Conservatives Aim to Shift AIDS Bill Away From IR
Conservative social activists furious with the International Relations Committee’s work on legislation to fight AIDS in Africa are pressing for the Energy and Commerce Committee to craft a competing bill that would undo the offending particulars.
The venue-shopping threatens to stall efforts by House Republican leaders to pass a key piece of the White House foreign policy agenda. President Bush is seeking a bill that would devote $15 billion over five years to combatting the AIDS crisis that has exploded across sub-Saharan Africa.
“The bill that came out of the International Relations Committee is a disgrace,” said Michael Schwartz of the Concerned Women of America, one of the groups trying to get a different bill out of Energy and Commerce. “These people [who pushed the bill at IR] are not even on the same planet.”
Energy and Commerce is indeed eyeing legislation to address Africa’s AIDS crisis. But key insiders say the White House, in spite of being somewhat in league with the conservatives in moving the legislation, is wary of ceding jurisdiction to that committee, out of fear that it could bog down the measure in a dispute over its funding stream.
In order to claim jurisdiction, Energy and Commerce would likely have to link the legislation in some way to the Health and Human Services Department, which the White House does not want to involve in administering the program.
“They really don’t want it to go through the Energy and Commerce Committee, and obviously that’s weighing on us,” one top GOP Congressional aide said, adding that he believes it would be a “stretch” for the committee to claim jurisdiction, based on the content of the measure passed by International Relations.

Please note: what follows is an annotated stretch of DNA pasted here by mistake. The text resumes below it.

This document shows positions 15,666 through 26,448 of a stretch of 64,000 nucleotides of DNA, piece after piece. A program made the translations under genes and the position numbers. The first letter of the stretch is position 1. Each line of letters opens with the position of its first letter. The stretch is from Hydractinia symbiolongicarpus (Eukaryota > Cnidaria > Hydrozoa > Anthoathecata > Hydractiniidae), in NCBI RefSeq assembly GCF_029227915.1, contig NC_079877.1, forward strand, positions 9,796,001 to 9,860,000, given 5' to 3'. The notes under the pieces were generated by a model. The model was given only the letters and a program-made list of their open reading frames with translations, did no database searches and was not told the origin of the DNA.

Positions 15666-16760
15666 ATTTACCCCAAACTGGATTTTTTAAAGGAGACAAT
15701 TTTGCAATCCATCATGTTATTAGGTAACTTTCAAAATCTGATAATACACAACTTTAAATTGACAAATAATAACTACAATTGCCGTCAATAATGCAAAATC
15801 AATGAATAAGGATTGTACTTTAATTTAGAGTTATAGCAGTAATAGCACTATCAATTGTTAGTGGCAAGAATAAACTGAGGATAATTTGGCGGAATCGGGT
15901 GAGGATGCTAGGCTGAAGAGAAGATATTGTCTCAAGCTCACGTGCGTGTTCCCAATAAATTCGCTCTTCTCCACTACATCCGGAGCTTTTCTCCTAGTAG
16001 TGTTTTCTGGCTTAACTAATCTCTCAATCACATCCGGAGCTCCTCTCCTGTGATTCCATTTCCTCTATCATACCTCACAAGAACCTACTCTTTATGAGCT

Some Congressional insiders expressed puzzlement at the tack taken by the conservative activists, questioning whether Energy and Commerce would in fact draft legislation that met their concerns. Others wondered why the groups appeared to be making the best the enemy of the good.
“You have some of our interest groups that don’t know when to declare victory,” a senior GOP aide sighed, noting that many of the same activists have been fruitlessly urging Congress to address Africa’s AIDS crisis for years.
The conservatives contend that the International Relations piece does not do enough to stress abstinence programs over condom use as a means of blocking transmission of the AIDS virus, and doesn’t ensure that money stays out of the hands of non-governmental organizations that provide abortion services.
Energy and Commerce has already held a day of hearings on the Africa initiative. Committee spokesman Ken Johnson said Tuesday, “We’re gonna play a role, clearly,” but indicated that Energy Chairman Billy Tauzin (R-La.) is not inclined to one-up Rep. Henry Hyde (R-Ill.), who chairs International Relations and is the sponsor of the bill that was marked up by his panel last week.
“Before we do anything, Chairman Tauzin is going to consult with Henry Hyde,” Johnson said. “Billy has the greatest respect and reverence for Chairman Hyde.”
GOP conservatives sought at last week’s markup to attach language to the bill that would address concerns about birth control and family-planning issues, but the efforts were defeated because of defections by GOP Reps. Amo Houghton (N.Y.) and Jim Leach (Iowa) on otherwise party-line votes.
“I don’t think this was the proper place to address these issues,” Houghton said of the conservatives’ concerns after the vote.
The outcome at International Relations prompted some social conservatives to openly — and quite uncharacteristically — criticize the management of the bill by Hyde, who is otherwise regarded as a champion for their concerns.
“I think Mr. Hyde was too courteous toward [ranking member Tom] Lantos [D-Calif.], who has shown throughout his career that he has no respect for human life,” Schwartz said.